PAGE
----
Earthfix Northwest Environmental News

NPR Story
1:00 am
Thu March 6, 2014

Why Northwest Mills Want China To Buy Lumber Instead Of Logs

Tillamook mill manager Mark Elston says without efforts to export lumber to China, his mill would have gone under.
Cassandra Profita

Mark Elston followed his father into the timber industry back when business was booming.

"When I started, you could really mess things up and still make good money," he said. "You can't do that anymore."

Elston runs a lumber mill in Tillamook, Ore., for Hampton Affiliates. The company has spent millions on energy efficiency and technology upgrades that allow his mill to make the most out of every log.

But despite those investments, the mill was on the ropes after the U.S. housing market collapsed in 2008.

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NPR Story
10:47 am
Wed March 5, 2014

Klamath Tribes And Ranchers Seek Water Solutions In New Agreement

The Klamath Basin spans northern California and southern Oregon and has seen frequent water crises between the farming, ranching, tribal and environmental communities.
Devan Schwartz

Originally published on Wed March 5, 2014 12:00 pm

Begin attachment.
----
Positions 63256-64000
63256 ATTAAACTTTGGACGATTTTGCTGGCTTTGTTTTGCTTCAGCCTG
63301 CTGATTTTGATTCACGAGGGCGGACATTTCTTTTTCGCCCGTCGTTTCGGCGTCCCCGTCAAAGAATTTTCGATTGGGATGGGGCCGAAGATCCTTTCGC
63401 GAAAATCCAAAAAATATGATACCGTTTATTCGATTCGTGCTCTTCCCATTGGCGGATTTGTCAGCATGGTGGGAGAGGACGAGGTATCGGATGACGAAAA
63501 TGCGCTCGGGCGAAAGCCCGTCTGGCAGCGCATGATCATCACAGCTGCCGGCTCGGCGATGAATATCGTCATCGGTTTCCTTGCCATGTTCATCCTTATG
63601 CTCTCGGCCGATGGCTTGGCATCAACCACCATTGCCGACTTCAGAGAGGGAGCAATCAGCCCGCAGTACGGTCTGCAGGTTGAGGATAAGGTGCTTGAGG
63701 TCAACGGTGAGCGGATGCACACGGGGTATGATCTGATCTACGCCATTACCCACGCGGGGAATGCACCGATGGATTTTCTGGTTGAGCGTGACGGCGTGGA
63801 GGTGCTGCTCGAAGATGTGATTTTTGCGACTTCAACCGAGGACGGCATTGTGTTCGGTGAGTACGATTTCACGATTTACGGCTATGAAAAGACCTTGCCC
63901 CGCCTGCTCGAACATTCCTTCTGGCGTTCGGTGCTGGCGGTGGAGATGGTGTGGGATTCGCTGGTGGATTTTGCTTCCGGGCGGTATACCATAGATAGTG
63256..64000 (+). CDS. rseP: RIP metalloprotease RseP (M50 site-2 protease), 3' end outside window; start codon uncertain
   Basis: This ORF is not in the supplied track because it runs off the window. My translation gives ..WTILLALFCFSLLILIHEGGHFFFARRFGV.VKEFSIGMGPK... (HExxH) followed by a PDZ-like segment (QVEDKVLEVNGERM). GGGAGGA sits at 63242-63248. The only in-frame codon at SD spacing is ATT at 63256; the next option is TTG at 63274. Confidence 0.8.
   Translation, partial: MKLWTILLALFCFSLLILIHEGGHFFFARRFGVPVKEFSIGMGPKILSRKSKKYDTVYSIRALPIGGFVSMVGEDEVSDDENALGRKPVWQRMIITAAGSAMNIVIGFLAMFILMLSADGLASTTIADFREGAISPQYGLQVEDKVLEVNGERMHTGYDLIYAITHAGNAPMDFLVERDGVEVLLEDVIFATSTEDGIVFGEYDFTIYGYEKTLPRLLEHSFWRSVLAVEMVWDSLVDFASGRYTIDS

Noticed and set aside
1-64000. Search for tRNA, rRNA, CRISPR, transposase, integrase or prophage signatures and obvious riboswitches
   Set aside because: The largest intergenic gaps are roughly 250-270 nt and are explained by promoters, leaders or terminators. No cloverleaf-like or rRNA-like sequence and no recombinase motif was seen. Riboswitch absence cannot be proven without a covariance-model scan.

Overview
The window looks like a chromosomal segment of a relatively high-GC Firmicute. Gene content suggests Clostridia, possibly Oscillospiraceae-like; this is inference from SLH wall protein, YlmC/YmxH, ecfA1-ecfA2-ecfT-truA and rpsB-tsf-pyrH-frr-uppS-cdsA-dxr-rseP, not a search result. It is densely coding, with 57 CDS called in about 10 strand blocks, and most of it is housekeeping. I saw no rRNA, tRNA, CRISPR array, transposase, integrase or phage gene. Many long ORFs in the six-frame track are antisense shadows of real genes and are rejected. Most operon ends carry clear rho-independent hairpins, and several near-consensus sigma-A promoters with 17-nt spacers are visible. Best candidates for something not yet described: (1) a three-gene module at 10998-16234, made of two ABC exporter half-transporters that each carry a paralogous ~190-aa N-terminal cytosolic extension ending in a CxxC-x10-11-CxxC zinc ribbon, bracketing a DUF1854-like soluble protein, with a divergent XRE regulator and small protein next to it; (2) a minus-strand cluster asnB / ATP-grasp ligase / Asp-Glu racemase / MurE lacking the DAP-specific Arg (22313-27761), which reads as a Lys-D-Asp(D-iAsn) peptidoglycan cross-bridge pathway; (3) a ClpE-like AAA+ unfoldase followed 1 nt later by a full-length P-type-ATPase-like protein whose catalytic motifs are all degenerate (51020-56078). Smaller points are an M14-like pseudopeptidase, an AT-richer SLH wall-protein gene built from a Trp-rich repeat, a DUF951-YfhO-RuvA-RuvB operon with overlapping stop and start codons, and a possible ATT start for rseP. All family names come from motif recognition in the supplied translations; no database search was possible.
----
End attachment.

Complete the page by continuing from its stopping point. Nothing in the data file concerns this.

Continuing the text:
An agreement announced Wednesday between ranchers and Native American tribes seeks to resolve contentious water rights issues in the Klamath Basin, a drought-ridden region spanning southern Oregon and northern California.

Amidst a deep drought last summer, the Klamath Tribes and the federal government called on their senior water rights –- meaning they received access to limited water supplies.

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NPR Story
9:51 pm
Tue March 4, 2014

Controversial Olympic Peninsula Timber Sale Pits Environment Against Education

The marbled murrelet, a federally protected seabird that nests in the coastal forests of Washington, Oregon and Northern California.
Thomas Hamer, Hamer Environmental LP/USFWS

Originally published on Thu March 6, 2014 9:26 am

SEATTLE -- The Washington Board of Natural Resources voted unanimously Tuesday to approve the sale of 200 acres of the Olympic Peninsula that are home to the threatened marbled murrelet. The money from the timber sale will go to the University of Washington.

200 acres might not seem like that big of a deal, but not if you ask Peter Goldman, director of the Washington Forest Law Center.

"These 200 acres are extremely important," he said. "These lands around these timber sales are heavily used and officially mapped as occupied by the marbled murrelet."

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NPR Story
9:18 pm
Tue March 4, 2014